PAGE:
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Transgender Rights | Students | New Hampshire

New Hampshire Students Q&A

Are there any laws protecting transgender students in New Hampshire?

Yes. On July 1, 2010, the New Hampshire General Court enacted a revision to the Pupil Safety and Violence Prevention Act (see HB 1523 at that specifically recognized that pupils who are LGBT or perceived to be LGBT are one of the groups that have historically been targeted for bullying. New Hampshire now has one of the strongest anti-bullying laws in the country.

The 2010 law requires that each school district and charter school adopt a written policy prohibiting bullying and cyberbullying that includes:

  • a procedure for reporting the bullying;
  • a procedure for notifying the parents or guardian of a victim within 48 hours of the incident report that can be waived if the school feels that doing so is in the best interests of the victim or perpetrator;
  • a procedure for investigating the incident in a timely manner, and, for any substantiated incident of bullying, the school must create a remediation plan that may include appropriate disciplinary action against the perpetrator, steps to reduce future incidents or retaliation and, if appropriate, offer assistance to the victim or perpetrator. The remediation plan must also be communicated to the parents or guardians of all the students involved in the incident;
  • a plan for communicating, training and educating students, staff and parents about the anti-bullying policy.

Are there other laws which may protect me from discrimination and harassment because of my sexual orientation?

Possibly. Federal law prohibits sex discrimination in public schools that receive federal funding. Depending on the situation, harassment of LGBT students may be actionable as sex discrimination (see, e.g., Ray v. Antioch Unified School District, 107 F. Supp. 2d 1165 (N.D. Cal. 2000) (stating that attacks based on a student’s perceived sexuality constitute sex discrimination)). Harassment of transgender students in particular is actionable. Several federal courts have held that the federal anti-discrimination law, Title IX, prohibits discrimination based on gender identity (see, e.g., G.G. v. Gloucester Cnty. Sch. Bd., 822 F.3d 709 (4th Cir. 2016) mandate recalled and stayed, Gloucester Cnty. Sch. Bd. v. G.G., 136 S. Ct. 2442 (2016) (deferring to DOE’s interpretation that Title IX prohibits gender identity discrimination); Bd. of Educ. v. U.S. Dep’t of Educ., 2016 U.S. Dist. LEXIS 131474 (S.D. Ohio 2016) (same)). Similarly, in 2016, the U.S. Departments of Education and Justice released a joint guidance taking the position that Title IX protects transgender students from discrimination based on gender identity; that Title IX obliges schools to respect a student’s gender identity and allow them to participate in sex-segregated activities and access sex-segregated facilities consistent with that identity; and that Title IX does not require a student to provide documentation or medical diagnosis before being treated consistently with their gender identity (see Dear Colleague Letter on Transgender Students, U.S. Department of Justice/U.S. Department of Education, available at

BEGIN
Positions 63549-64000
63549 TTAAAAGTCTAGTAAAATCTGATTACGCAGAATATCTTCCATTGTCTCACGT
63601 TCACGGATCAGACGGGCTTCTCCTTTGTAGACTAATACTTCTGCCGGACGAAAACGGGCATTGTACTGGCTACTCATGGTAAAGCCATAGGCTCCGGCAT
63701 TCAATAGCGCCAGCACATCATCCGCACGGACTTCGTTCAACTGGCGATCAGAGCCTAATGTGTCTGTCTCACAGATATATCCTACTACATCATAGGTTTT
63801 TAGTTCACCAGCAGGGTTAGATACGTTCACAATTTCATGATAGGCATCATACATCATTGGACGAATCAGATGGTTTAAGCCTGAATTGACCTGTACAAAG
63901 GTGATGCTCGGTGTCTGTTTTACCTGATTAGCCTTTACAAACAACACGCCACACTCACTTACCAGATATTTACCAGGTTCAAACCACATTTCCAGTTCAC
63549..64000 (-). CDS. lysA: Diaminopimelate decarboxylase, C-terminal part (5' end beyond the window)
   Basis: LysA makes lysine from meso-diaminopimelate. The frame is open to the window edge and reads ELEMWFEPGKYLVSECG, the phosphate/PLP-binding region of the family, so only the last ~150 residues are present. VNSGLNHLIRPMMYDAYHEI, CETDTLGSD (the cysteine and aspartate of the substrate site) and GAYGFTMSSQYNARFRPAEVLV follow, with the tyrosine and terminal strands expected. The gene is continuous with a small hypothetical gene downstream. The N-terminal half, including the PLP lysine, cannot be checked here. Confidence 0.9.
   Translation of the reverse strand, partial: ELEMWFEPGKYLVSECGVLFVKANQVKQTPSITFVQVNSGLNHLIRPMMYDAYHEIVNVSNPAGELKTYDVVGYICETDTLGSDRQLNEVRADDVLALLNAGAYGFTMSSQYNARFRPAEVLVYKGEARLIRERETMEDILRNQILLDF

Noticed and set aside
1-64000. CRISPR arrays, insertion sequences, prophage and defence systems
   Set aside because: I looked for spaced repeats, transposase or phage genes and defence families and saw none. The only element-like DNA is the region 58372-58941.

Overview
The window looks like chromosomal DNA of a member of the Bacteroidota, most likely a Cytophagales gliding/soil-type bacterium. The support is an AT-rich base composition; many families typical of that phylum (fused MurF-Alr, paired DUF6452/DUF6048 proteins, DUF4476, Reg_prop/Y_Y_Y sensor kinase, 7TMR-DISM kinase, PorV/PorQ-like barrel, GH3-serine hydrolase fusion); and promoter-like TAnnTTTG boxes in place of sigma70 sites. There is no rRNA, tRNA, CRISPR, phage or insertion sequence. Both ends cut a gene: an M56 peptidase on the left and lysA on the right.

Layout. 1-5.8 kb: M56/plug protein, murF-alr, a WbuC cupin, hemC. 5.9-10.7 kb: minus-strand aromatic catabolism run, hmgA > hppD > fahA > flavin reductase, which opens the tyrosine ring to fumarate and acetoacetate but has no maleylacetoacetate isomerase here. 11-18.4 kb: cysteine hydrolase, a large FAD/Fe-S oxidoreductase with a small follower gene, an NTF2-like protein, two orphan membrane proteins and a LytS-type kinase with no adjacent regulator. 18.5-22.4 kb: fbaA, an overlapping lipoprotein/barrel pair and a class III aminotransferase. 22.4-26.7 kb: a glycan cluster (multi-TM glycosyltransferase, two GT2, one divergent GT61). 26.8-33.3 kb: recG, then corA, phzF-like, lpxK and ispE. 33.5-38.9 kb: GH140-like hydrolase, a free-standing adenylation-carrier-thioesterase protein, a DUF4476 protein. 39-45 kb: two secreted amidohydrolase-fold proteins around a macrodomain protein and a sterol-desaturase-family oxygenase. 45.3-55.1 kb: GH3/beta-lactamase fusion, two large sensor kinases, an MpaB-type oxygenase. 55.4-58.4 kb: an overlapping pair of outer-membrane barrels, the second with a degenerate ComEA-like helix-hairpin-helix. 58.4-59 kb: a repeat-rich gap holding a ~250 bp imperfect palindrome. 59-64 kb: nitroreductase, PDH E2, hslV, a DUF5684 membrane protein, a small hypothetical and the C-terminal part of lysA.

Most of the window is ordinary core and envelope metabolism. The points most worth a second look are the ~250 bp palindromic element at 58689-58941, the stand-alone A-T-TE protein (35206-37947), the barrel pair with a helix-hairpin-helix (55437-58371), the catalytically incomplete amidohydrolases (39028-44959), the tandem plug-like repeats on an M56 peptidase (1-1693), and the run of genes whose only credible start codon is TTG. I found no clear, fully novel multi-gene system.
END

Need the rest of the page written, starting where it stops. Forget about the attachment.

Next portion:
Complaints can be made to your school’s Title IX coordinator, as well as to the federal Department of Education, Office of Civil Rights, in Boston. In cases where a school has reacted with deliberate indifference, monetary damages may be available. A student’s constitutional rights may be violated by some kinds of discrimination and harassment.

What can I do if I’m being discriminated against at school?

There are many ways to approach the issue. One is to ask for support from a friend, teacher or counselor and talk to the people who are bothering you. That is not an option, however, if you don’t feel safe doing so.

Take a look at your school’s policies and notify whoever is supposed to be notified – usually a vice principal or Title IX coordinator. You should document any incidents of harassment or discrimination in writing.  Once you meet with the right officials, make a note of what you told them and on what date and ask when they will be getting back to you with a response.  If they don’t help you or don’t follow through, you may wish to write to the principal and superintendent and ask for them to end the discrimination.

You may also want to contact the State Dept. of Education at (603) 271-3494 or at If you want to consider legal action, contact GLAD.